Astor slid the cup to another part of the door, “Mad kings talk to themselves.”
“I talk to myself. That hardly makes me mad.” She considered a set that matched the color of the new King’s eyes, then thought better of it. She picked a dark purple set to remind him of his duties with the color of regal import.
Astor squinted at her, “You- what do you say?”
Wendy pulled down the sheets, “I beg your pardon?”
“When you talk to yourself, what do you say?”
“Oh, whatever silly thing is running through my head. I work out problems by taking both sides of an argument, or I berate myself for some tiny mistake. It’s almost always a minor thing, but it often helps when making a decision or fighting loneliness.”
Astor frowned, “I don’t do that. I never talk to myself.”
“How odd.” She flipped the fitted sheet over the bed, letting it billow out to cover the space, “I would think that, with your list of friends, you would do most of your conversing alone.”
“Oh, very funny. You have the refined wit of a woman ten times your age.”
“Get away from the door. He’s going to come out of there and find you, and you’ll look a right ninny. Given the abuse you hand out, he’s like to take your eyebrows off for the slight.”
Astor stood slowly and returned the glass to the sideboard. He took a towel and wet it. “It’s not right, you know.” He knelt next to a dried puddle of milkshake, and began dabbing it out of the carpet. “No matter what the lawyers think of, you and I both know it’s not right.”
Wendy tucked a corner of the flat sheet in and sighed, “If you’re to continue in his service, you must divorce yourself of the idea that your house would be the one to take over.”
Astor’s eyes widened, “Are you suggesting that one of the other noble houses could take the throne?”
“The laws regarding succession are deliberately muddied when the ruling house loses it’s heir.”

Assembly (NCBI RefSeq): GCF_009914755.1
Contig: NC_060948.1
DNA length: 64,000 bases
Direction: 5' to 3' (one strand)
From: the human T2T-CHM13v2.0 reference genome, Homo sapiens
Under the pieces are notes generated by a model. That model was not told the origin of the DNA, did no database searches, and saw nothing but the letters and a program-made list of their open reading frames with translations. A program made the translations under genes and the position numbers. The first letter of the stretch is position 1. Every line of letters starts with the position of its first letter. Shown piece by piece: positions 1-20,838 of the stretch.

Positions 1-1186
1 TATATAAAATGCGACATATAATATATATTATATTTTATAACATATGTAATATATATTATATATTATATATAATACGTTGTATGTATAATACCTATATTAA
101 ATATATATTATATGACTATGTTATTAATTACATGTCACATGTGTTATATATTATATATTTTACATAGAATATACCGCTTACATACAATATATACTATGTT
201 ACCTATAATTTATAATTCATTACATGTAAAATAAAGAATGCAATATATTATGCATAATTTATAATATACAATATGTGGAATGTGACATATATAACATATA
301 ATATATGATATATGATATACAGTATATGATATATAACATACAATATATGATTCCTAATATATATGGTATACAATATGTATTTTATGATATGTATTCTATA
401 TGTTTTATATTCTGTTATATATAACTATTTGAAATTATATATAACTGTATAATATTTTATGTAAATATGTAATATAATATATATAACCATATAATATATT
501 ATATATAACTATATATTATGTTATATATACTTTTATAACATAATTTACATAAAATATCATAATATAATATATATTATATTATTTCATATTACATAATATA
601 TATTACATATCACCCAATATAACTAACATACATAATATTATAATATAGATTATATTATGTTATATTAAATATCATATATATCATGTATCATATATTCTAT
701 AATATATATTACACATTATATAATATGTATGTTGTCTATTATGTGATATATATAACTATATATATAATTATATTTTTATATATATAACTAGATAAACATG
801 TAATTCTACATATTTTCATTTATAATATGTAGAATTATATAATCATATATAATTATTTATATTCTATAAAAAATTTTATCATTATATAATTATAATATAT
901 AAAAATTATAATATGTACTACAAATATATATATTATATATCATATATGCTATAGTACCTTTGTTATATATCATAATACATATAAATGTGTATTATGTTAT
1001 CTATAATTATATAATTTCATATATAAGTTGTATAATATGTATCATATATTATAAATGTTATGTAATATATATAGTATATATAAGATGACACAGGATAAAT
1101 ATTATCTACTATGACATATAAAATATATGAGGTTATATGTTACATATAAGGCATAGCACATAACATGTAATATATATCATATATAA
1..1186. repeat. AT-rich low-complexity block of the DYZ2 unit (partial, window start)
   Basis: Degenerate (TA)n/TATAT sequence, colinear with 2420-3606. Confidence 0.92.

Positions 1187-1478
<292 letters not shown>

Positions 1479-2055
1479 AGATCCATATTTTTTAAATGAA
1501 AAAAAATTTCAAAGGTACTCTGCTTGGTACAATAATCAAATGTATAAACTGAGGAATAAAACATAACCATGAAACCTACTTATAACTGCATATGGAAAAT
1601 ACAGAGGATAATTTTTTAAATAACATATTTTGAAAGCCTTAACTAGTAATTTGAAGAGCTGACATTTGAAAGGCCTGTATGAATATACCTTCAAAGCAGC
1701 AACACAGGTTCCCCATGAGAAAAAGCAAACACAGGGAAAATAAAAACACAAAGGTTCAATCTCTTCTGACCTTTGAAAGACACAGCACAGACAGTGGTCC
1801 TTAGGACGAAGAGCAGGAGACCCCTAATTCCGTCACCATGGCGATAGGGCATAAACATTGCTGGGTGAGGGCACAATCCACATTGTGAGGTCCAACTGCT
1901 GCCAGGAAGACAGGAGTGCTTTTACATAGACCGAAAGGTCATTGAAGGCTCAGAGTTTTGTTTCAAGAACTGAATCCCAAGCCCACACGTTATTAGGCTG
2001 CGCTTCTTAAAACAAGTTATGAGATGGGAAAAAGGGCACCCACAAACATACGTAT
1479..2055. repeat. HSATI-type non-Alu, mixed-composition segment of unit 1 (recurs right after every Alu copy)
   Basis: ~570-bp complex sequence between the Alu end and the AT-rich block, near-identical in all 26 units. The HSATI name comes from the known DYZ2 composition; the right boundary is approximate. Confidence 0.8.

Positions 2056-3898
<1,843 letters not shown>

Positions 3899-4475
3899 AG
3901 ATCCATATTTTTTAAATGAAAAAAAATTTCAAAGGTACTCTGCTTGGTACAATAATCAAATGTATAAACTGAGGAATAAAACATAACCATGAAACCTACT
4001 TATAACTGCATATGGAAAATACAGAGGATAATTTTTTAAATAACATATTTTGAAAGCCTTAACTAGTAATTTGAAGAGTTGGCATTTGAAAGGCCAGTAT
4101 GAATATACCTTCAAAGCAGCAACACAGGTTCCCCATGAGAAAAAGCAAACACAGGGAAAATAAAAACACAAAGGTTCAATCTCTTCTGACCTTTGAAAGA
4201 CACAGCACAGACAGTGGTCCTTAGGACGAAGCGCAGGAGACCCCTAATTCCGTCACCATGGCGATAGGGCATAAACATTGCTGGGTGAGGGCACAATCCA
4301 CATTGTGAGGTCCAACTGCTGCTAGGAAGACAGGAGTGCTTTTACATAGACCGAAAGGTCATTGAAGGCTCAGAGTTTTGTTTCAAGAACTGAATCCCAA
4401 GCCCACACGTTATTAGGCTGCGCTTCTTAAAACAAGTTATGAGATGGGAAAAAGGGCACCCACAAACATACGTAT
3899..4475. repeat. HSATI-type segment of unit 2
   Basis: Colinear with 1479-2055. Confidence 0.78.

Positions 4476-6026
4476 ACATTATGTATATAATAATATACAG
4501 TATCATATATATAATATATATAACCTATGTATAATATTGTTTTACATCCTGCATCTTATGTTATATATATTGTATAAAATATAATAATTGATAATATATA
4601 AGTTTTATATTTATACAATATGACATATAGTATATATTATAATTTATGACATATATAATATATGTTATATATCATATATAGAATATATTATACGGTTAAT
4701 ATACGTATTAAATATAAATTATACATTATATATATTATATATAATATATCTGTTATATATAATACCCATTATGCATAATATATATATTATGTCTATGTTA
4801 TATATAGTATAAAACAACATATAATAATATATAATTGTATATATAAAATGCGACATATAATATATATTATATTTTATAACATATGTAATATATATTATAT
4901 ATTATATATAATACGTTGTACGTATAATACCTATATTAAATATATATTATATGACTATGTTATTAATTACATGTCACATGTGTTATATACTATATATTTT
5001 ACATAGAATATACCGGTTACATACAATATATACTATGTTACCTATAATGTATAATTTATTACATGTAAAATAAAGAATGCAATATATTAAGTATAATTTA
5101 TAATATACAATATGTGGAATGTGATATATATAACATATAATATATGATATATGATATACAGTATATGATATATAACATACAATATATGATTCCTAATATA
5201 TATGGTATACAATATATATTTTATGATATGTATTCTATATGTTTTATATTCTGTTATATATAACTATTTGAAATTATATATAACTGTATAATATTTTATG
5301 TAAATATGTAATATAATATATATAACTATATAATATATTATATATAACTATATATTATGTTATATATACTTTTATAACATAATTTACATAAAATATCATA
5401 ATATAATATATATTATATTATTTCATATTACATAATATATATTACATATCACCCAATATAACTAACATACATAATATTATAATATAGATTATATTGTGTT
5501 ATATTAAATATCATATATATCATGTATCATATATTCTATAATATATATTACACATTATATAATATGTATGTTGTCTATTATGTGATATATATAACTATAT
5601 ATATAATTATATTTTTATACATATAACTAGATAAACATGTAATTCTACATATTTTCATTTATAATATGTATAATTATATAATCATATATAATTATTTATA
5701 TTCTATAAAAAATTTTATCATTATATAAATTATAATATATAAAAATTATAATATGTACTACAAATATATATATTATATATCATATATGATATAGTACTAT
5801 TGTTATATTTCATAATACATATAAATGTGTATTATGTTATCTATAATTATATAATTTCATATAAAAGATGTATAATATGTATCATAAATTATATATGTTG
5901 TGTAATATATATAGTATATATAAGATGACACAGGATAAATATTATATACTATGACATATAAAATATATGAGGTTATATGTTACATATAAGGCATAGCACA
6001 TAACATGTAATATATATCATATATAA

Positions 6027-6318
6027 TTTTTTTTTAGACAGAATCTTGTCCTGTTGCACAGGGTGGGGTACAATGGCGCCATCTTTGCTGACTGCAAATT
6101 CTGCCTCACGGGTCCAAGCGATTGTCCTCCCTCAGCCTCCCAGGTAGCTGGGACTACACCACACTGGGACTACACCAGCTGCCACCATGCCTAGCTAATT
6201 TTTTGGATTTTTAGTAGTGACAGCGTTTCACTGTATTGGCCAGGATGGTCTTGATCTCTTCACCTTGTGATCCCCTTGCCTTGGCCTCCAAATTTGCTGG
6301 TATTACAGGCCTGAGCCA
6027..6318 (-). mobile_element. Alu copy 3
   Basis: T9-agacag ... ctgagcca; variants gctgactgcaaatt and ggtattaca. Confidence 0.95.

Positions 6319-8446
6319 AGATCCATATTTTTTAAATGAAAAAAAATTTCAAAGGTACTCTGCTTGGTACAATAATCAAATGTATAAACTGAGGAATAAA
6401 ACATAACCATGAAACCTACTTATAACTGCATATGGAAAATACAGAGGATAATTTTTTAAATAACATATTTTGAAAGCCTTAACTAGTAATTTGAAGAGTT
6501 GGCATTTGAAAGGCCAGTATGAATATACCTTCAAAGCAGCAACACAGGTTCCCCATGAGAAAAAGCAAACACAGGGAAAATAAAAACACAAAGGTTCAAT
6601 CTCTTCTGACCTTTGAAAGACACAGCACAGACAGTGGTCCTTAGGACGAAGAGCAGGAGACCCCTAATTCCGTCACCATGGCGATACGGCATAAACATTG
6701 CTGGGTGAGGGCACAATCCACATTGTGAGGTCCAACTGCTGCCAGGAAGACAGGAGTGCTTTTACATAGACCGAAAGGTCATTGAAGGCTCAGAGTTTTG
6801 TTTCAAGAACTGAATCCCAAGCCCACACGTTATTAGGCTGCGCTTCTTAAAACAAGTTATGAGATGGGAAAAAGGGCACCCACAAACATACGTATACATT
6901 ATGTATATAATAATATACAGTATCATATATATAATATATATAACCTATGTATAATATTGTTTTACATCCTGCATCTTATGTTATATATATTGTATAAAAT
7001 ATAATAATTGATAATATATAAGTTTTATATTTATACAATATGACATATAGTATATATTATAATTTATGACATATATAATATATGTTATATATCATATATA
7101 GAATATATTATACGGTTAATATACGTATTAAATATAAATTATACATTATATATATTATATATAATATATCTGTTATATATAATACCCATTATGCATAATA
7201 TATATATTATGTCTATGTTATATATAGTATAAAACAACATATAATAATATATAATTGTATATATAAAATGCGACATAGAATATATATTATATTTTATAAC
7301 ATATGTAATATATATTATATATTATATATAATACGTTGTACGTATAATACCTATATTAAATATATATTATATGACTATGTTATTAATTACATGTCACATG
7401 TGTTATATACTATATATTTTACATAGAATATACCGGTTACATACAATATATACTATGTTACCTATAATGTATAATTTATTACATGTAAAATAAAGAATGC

He sneered, “And you think it could be your father. King Wilde, is that it? Hunting the animals by day and-”
Wendy snapped the sheet tight with a ferocity that echoed off the walls. She said quietly, “Mind your tongue, lordling.”
He worked on the puddle for a moment more, then chuffed, “Queen Wilde. What a sad jest.”
Having finished with the bed, Wendy walked over to where Astor knelt next to the carpet. She sat on the bed and said, “You know. Now that I think of it, that may not be out of the question anyway.”
He frowned up at her, “Your father could never take over the country. If my father didn’t take the throne, it would only be because Oldham killed him in the attempt.”
She smiled, “No. I meant that, while the new King closes doors for you, he opens doors for me.” She sat on the edge of the bed.
Astor frowned at her for a moment, “You wouldn’t.”
“My father sent his most beloved child out here to serve the king. Do you really think he would do that just to settle a slight?” She leaned forward, spreading her dress out over the covers, “I wonder if that was his plan all along.”
Astor’s ears grew redder, “Your father has never shown any interest in becoming royalty.”
“Not by conquest, no. But marrying his vast estates with the Becket clan could only help to strengthen both houses.” She leaned back against her elbows and leered, “The new king is a handsome rogue, isn’t he? I’ve always liked gingers.”
“You can’t! You’d upset the balance of power.”
“By making my family the strongest one, and becoming queen over all of you? I think I could bear that.”